This concert podcast explores relationships between visual arts and music, specifically the work of American expatriate artist James McNeill Whistler (1834-1903), his influence on French composer Claude Debussy (1862-1918), and their mutual connection to Japan.
During the 1870s and 80s, Whistler created a series of dark, atmospheric paintings of nighttime landscapes that he called "nocturnes," such as this one depicting the south bank of the Thames River. His inspiration for these works came, in part, from Japanese woodblock prints, while the term "nocturne" was suggested to Whistler by one of his patrons, Frederick Leyland, an amateur pianist. Leyland, in turn, borrowed the label from Frédéric Chopin's piano works of the same name, written in the 1830s. Some years later, Debussy was inspired by Whistler (rather than Chopin) when he composed orchestral works that he in turn titled "nocturnes" in the 1890s.
Nocturne: Blue and Silver—Battersea Reach; by James McNeill Whistler (American, 1834-1903); 1870-1875; oil on canvas; gift of Charles Lang Freer, F1902.97a-b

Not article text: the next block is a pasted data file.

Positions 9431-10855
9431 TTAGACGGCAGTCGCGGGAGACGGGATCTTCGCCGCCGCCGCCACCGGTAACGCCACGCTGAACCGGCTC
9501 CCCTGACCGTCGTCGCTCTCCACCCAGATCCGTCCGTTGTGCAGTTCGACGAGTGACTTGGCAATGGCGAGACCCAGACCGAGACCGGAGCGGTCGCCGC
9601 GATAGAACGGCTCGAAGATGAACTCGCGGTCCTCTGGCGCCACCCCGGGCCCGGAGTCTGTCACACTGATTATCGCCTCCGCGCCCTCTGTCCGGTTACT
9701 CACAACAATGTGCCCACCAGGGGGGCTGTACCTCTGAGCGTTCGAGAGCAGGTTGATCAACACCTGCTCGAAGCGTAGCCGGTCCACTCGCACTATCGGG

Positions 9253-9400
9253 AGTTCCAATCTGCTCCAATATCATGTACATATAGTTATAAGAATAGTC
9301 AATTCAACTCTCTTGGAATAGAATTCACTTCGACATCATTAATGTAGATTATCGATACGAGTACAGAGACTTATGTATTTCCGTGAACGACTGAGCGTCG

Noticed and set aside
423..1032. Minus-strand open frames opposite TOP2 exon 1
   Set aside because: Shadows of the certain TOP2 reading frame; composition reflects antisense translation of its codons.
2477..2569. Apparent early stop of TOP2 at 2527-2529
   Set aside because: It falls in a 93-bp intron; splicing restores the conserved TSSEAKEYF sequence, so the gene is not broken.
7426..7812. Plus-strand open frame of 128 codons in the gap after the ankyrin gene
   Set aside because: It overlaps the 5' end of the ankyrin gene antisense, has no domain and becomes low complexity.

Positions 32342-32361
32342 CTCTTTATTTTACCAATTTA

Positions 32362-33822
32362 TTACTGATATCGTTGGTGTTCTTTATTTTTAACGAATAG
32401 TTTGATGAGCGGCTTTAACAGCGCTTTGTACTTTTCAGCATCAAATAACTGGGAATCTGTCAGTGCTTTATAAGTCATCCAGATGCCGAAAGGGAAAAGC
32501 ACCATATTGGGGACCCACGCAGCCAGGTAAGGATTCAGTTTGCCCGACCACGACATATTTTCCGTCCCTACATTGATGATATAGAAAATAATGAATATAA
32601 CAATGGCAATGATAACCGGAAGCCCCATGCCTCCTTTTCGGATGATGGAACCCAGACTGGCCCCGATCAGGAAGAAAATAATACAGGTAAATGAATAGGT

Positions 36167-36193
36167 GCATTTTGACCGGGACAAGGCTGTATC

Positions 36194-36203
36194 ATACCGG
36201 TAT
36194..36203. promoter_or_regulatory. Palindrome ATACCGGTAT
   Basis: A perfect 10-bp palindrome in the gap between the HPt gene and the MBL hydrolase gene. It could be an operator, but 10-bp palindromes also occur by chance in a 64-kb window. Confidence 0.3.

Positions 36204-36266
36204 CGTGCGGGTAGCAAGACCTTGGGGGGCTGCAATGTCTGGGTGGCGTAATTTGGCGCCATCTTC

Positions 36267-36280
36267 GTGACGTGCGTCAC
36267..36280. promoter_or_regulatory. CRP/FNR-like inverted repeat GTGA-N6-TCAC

Experience the painterly palette of sounds created by composers Claude Debussy and Enrique Granados in this concert celebrating the 150th anniversary of Debussy’s birth. The virtuosic Calefax Reed Quintet, from the Netherlands, performs its own lush arrangements of Debussy’s works, which were deeply influenced by the American expatriate artist James McNeill Whistler. This concert was presented as part of the Bill and Mary Meyer Concert Series on March 2, 2012, and made possible in part through support from the Mr. and Mrs. Raymond J. Horowitz Foundation for the Arts.
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